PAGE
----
Stack Exchange is winning the internet and this is not a good thing

I have blogged about how much I like the Stack Exchange sites in the past and my opinions on their usefulness haven’t changed one bit, but I am noticing a trend that I wanted to discuss briefly.

Lets say I am new to a programming language and I want to know how to concatenate two strings, time was that the canonical result from a Google search would probably be a link to some spec documents or some general advice around the language. This isn’t the case anymore, now you often get a Stack Overflow answer as your first result.

I just tried this by searching the following term: “concatenate strings in go”

Concatenate Strings in Go

Concatenate Strings in Go

The first three results from my search (I say my search because Google weights each search individually to the user making the search) all point to Stack Overflow, interestingly the second result is actually pointing to a Ruby answer, which is weird but it highlights the strength of Stack Overflow answers on the Google search index. This is why I have said they are winning the internet.

Why I don’t think this is a good thing is because whilst for someone who is already happy with the language and has a very specific question this is excellent, but in the case of needing to concatenate two strings we can infer that the user probably doesn’t have much of a background in the language and I don’t think this straight to the point question and answer setup is the best for this person.

The question they find will more often than not talk about an edge case where the first answer might be best suited to that edge case but perhaps not best suited as a general rule of thumb, and indeed other answers that are perfectly valid in a general case may be voted down in this specific case and a rookie user will probably not pick up on that.

The fact that Stack Exchange answers appear so high in search results often means as well that people assume that if it isn’t on the Stack Exchange they should ask it, which leads to too many questions being asked that could be answered by reading the manual or doing a tiny bit of experimentation.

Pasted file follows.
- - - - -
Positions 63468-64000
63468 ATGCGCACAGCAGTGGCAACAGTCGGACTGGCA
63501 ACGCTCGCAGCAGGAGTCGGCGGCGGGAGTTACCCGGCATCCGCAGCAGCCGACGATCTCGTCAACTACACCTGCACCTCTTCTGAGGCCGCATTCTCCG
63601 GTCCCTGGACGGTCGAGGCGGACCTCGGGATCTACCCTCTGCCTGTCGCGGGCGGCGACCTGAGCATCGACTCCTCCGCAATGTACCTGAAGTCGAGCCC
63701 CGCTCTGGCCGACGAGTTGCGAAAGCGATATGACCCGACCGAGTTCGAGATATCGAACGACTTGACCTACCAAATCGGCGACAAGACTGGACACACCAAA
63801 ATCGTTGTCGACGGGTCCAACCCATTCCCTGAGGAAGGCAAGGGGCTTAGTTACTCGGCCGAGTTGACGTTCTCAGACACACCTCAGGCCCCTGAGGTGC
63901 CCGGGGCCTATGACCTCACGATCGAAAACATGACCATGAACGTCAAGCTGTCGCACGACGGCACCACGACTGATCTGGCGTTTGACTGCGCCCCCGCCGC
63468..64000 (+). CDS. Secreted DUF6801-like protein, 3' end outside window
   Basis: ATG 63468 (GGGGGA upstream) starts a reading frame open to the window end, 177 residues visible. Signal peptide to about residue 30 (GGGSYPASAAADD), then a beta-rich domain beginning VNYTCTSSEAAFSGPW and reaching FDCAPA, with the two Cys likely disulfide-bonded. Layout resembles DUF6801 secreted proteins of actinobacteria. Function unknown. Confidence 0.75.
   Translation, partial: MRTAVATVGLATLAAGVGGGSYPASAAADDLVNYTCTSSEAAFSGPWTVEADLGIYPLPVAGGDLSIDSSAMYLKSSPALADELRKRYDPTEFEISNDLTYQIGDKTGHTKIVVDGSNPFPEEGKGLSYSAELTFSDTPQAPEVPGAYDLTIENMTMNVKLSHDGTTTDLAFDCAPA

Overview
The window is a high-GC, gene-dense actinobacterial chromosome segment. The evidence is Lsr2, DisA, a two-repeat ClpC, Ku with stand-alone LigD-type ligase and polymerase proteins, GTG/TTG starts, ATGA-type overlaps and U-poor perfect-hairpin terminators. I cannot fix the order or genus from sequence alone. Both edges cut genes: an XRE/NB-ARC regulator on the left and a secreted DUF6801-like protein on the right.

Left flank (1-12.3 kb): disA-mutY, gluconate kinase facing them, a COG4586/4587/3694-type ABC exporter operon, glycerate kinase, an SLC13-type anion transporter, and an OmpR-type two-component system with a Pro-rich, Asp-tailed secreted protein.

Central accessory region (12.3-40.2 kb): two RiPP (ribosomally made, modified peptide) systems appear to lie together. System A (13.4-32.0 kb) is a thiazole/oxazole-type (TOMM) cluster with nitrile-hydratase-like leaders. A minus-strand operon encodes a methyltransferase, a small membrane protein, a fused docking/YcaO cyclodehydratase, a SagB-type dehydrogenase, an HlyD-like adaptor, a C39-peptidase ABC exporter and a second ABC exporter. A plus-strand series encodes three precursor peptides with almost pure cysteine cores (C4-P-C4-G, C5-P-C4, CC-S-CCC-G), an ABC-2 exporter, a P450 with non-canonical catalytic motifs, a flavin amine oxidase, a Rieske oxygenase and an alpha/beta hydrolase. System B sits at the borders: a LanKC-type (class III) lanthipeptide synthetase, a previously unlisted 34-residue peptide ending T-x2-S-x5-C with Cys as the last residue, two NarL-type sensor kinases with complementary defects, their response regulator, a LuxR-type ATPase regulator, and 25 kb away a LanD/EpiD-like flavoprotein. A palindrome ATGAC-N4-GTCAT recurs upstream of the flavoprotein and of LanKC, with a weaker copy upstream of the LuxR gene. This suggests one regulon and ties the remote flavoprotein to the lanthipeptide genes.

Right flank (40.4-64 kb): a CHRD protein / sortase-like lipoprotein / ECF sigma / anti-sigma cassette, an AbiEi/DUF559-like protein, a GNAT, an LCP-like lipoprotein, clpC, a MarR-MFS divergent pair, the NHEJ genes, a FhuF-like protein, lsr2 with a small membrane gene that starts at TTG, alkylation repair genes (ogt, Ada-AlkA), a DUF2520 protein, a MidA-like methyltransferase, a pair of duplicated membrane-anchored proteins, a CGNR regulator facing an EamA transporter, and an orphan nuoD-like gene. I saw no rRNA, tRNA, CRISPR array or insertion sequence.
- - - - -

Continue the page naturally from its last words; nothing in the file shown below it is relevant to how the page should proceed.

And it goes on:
This extremely efficient mechanism for finding out the exact answer to your question is creating a generation of very efficient, but perhaps not entirely well rounded developers who can churn out code very quickly but perhaps don’t understand the code as well as they should.

I should point out, this is in no way the fault of Stack Overflow, they are providing an excellent service and they are clearly doing their fair share of Search Engine Optimising to be able to achieve such results, I think that if any physical thing is at fault here it is maybe Google, they are charged with finding people the most relevant result and whilst on paper an exact match between your query and a Stack Overflow question should result in Stack Overflow being the canonical link, I am not sure it is the most relevant link in practice.

To be honest to call Google at fault is probably clutching at straws, the real issue I think is that too many developers are happy to dive in and ask someone to do their thinking for them before properly trying to solve the issue themselves, I don’t know how we fix that.

By the way, here is the best way to concatenate strings in Go, via Stack Overflow of course :-)

package main
import "bytes"
func main() {
    var buffer bytes.Buffer
    for i := 0; i < 1000; i++ {
        buffer.WriteString("a")
    }
    println(buffer.String())
}

If you want to discuss this you can hit me up on Twitter, or there are Reddit and Hacker News threads.

I spoke to Jeff Atwood on Twitter about it and this was his response:

Joel Spolsky also got back to me about it:

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